The elephant trunk snake (Acrochordus javanicus) is a non-venomous aquatic snake found in Asia and Australia. The snake is mostly found around the seaside. Elephant trunk snakes may reach a length of eight feet and are known for their loose skin and elephant trunk-like appearance.
Elephant trunk snakes require a lot of attention. They are prone to stress and are uncontrollable. Because most trunk snakes are collected in the wild, acclimating them can be difficult. The difficulties will be rewarded by experienced snake keepers.
Elephant Trunk Snake Overview
Scientific Name: – Acrochordus javanicus
Common Name: – Elephant trunk snake, Javan file snake
Natural Habitat: – Warm freshwater, blackwater, Coastal areas, brackish
Average Lifespan: – 5 years
Adult Size: – Up to 8 ft
Diet: – Carnivore
Housing: – Foliage, sandy substrate, Aquarium, hiding spots
Experience Level: – Advanced
The elephant trunk snake (Acrochordus javanicus) is a species found in Asia and Australia. This aquatic snake is found along the shore and thrives in warm, brackish water.
Elephant trunk snakes are usually found in blackwater habitats and thrive in shallow water where they may locate food and refuge more easily. These snakes seldom go into deep water, yet they can stay underwater for up to 40 minutes.
Elephant trunk snakes are hunted in the wild by hunters. They are prized for their skin and flesh. The snake’s population has declined due to habitat destruction. Wild elephant trunk snakes, on the other hand, are still common. These snakes are not considered endangered by the International Union for Conservation of Nature (IUCN).
Behavior and Appearance
Elephant trunk snakes are brown in colour with a pale yellow ventral stripe (belly). An elephant trunk snake’s skin is loose, baggy, and wrinkled. The scales are sand-like and tiny. A triangular ridge runs through each scale.
Elephant trunk snakes are muscular and have a short tail. Their body is the same breadth as their head, which is large and snouted. The snake’s eyes and nostrils are located on top of its head. The elephant trunk snake gets its name from the form of its body, which resembles an elephant trunk.
Elephant trunk snakes exhibit sexual dimorphism. Female elephant trunk snakes are longer and bigger than male elephant trunk snakes. Males are considerably thinner and less well-built than females.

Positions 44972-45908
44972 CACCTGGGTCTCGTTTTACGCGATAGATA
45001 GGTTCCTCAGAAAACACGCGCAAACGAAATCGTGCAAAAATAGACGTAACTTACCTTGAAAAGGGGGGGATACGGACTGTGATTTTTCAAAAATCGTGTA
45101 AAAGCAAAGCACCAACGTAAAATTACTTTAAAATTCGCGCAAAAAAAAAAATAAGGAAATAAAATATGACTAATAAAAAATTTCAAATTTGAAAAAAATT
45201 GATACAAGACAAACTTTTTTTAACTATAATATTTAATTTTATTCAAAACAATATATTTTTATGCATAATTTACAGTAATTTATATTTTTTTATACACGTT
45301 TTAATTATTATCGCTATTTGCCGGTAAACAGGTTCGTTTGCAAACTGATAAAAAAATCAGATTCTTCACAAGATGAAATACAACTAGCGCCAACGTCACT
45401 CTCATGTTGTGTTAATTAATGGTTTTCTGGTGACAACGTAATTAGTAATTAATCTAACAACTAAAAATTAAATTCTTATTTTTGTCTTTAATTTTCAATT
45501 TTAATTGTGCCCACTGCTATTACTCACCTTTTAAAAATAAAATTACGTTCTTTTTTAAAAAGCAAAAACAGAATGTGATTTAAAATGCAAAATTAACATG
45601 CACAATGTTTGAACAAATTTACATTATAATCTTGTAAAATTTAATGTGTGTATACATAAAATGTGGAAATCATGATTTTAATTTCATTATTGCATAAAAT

Almost all elephant trunk snakes are collected in the wild, and they frequently have white spot fungus on their skin. If the water parameters are acceptable and the snake is not stressed, the fungus will vanish after shedding. Elephant trunk snakes lose their skin around once every several months. As the snakes get more used to their surroundings, they shed less regularly.
Lifespan and Size
Male elephant trunk snakes may reach lengths of up to five feet. Female trunk snakes are often twice the size of males and can reach lengths of up to eight feet. These snakes have a four-year average lifetime in the wild and can survive up to five years in captivity. Elephant trunk snakes often weigh from six and twenty-two pounds.
Elephant trunk snakes are timid and rarely attack humans. These snakes are easily stressed. Avoid dealing with elephant trunk snakes by keeping noise and movement to a minimum. Elephant trunk snakes should be kept in separate enclosures. This will make each snake feel more safe and at ease when feeding.
The baggy skin of an elephant trunk snake helps it to catch food and travel fast through water. These snakes are active at night. Elephant trunk snakes are foragers and ambush hunters. An elephant trunk snake can submerge itself for 40 minutes. When it wants to breathe, it will surface and force its nostrils into the air for 15 to 20 seconds.
Handling these snakes should be avoided. Because of the tremendous stress involved, handling can be harmful to the elephant trunk snake’s well-being and health. Elephant trunk snakes will bite if they are agitated. Bite injuries can be severe because the snake’s fangs can break off and become lodged in human tissue.
Elephant Trunk Snakes Housing
Elephant trunk snakes can be seen in the wild in coastal locations. These snakes flourish in brackish blackwater that is densely vegetated and has plenty of hiding places. Housing should be designed to resemble the snake’s natural environment.
Elephant trunk snakes necessitate the use of an aquarium. They are an aquatic species and cannot live in the absence of water for lengthy periods of time. Hideouts, vegetation, and leaf litter should all be present in the tank. Elephant trunk snakes will try to escape if the tank’s lid is not tight.
A 150-gallon aquarium or greater is required for adult elephant trunk snakes. This size gives the snake plenty of room to move around and stretch out. In a 15 to 30-gallon tank, keep juvenile elephant trunk snakes (up to 20 inches). The water should fill about half of the tank.
Excessive light exposure might lead these snakes to become drowsy or anxious. Elephant trunk snakes are nocturnal and spend the most of their time hidden. To assist the snakes maintain their circadian rhythm, a low-level UV lamp that replicates a natural day-night cycle is required. A minimum of 12 hours of light every day is recommended. In the correct season and place, indirect natural sunlight can be effective.
Water Quality and Temperature
Elephant trunk snakes prefer temperatures ranging from 84 to 86°F. To keep a consistent temperature, use a heater. Temperature fluctuations can induce illness and discomfort in these snakes. Check the water temperature on a regular basis to ensure that it remains at the proper degree.
Snake keepers should create a thermogradient in their tank, with a hotter basking region. A temperature of 88 to 90 degrees Fahrenheit is good for basking.